Even five years after demonetisation, curbing the circulation of counterfeit currency in India seems to have remained a distant dream.
India got a breather for just one year post demonetisation, during which there were very few reports of circulation of fake Indian currency notes (FICN). But after a year's of halt, India's western neighbour continued with its nefarious designs to destabilise the country's economy by pumping in fake currency.
The anti-terror unit of Delhi Police -- the Special Cell -- said that since last about four years, many syndicates have again cropped up and started smuggling and circulating FICN in India.
Notably, counterfeiting of currency notes is an offence under the Indian Penal Code. Further, production, smuggling or circulation of high-quality fake Indian paper currency, coin or any other material has been made a terrorist act under the Unlawful Activities (Prevention) Act, 1967.
As India's western border is heavily guarded, Pakistan is now using other routes to infiltrate counterfeit money from two neighbouring countries with which India shares its borders.
A Special Cell official told IANS that from the investigation of various cases of big seizures of FICN in Kathmandu (Nepal), Bangladesh and in India after demonetisation, it has been strongly suspected that big consignment of FICN are first brought to Nepal and Bangladesh from Pakistan through Gulf countries by air.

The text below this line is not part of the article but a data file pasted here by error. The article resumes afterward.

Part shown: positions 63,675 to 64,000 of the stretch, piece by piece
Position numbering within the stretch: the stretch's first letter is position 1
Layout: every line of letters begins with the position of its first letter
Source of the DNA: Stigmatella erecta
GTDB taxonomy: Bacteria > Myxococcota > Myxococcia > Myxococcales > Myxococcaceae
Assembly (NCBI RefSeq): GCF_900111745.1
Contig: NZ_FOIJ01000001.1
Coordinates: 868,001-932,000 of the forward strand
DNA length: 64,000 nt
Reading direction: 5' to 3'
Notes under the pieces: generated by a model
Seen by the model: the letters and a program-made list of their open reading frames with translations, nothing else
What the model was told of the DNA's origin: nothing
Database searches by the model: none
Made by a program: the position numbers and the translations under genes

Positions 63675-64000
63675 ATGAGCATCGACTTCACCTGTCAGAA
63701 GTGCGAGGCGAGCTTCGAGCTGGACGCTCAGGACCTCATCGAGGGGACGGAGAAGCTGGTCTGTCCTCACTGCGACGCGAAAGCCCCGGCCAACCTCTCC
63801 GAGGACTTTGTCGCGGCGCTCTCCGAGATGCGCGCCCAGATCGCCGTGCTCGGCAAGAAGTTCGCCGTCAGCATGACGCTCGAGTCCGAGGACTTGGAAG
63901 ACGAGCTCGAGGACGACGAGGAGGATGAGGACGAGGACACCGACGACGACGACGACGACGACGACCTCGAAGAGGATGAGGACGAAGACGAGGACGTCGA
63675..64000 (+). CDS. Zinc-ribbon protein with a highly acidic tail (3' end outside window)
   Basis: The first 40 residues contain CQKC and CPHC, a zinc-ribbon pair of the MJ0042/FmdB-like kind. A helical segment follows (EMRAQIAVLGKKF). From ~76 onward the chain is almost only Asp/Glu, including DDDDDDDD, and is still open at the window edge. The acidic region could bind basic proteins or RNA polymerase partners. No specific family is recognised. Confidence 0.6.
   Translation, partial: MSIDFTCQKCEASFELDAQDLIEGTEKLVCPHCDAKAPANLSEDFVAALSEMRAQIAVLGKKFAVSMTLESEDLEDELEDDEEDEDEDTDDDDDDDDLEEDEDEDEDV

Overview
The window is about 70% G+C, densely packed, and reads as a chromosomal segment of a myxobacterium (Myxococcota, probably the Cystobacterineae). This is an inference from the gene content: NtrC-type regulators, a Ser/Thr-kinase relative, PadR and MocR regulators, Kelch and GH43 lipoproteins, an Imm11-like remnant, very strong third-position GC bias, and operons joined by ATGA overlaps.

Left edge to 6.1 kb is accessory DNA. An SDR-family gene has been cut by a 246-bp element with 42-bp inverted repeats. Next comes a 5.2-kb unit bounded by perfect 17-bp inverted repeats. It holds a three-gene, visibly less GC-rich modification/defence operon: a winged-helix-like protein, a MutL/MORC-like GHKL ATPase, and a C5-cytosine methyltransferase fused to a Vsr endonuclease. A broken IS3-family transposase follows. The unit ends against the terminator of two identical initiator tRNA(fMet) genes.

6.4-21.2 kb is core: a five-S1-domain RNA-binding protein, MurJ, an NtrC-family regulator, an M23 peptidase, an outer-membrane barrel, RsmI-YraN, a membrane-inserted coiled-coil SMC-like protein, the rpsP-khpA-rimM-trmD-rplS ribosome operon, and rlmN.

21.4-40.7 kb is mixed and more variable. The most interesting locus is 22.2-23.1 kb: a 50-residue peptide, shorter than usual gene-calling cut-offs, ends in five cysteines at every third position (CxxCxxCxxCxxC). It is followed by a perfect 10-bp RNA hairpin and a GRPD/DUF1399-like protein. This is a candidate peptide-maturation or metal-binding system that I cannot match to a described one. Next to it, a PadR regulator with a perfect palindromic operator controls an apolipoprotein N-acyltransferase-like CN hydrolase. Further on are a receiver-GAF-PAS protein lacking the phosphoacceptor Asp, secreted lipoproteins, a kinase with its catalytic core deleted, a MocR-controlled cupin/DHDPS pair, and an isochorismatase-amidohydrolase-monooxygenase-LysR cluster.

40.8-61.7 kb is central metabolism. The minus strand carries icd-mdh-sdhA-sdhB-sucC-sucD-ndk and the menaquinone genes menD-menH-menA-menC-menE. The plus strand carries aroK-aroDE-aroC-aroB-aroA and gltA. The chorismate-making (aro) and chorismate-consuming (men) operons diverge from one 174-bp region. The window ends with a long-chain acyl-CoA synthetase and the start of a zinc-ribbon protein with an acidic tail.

From there, the counterfeit money is smuggled into India through the porous international borders of Nepal and Bangladesh by the the members of global FICN syndicates. Their counterparts and contacts in India further supply the FICN to different parts of the country through a pre-existing network of FICN.
Pertinently, a Memorandum of Understanding has also been signed between India and Bangladesh to prevent counter-smuggling and circulation of fake currency notes.
Training programmes are conducted for the officers of Bangladesh and Nepal Police to develop their competence in the areas of detection, investigation and effective prosecution of cases relating to fake currency.
The major challenge is that the recovered fake currencies are of such fine quality, that it is difficult to distinguish them from the original ones by the naked eye, as the notes have almost similar security features as that of the real currency in terms of texture, fine quality of paper, colour, security thread and watermarks.
The information shared by the Special Cell came in the wake of the arrest of two West Bengal natives who were involved in the circulation of fake currency. It was learnt that both the arrested persons had already supplied FICN amounting to more than Rs 2 crore in the national capital during the past two years.
But what are the steps taken by the Indian government to tackle this menace?
Union Minister of State for Home Affairs, Nityanand Rai, had informed the Parliament during the Monsoon Session that a Terror Funding and Fake Currency Cell (TFFC) has been constituted under the National Investigation agency (NIA) to conduct a focused investigation into terror funding and fake currency cases.
He had said that security at the international borders has been strengthened by using new surveillance technologies, deploying additional manpower for round-the-clock surveillance, establishing observation posts along the international borders, erection of border fencing and intensive patrolling.
The maximum punishment for offences related to fake currency is up to life imprisonment.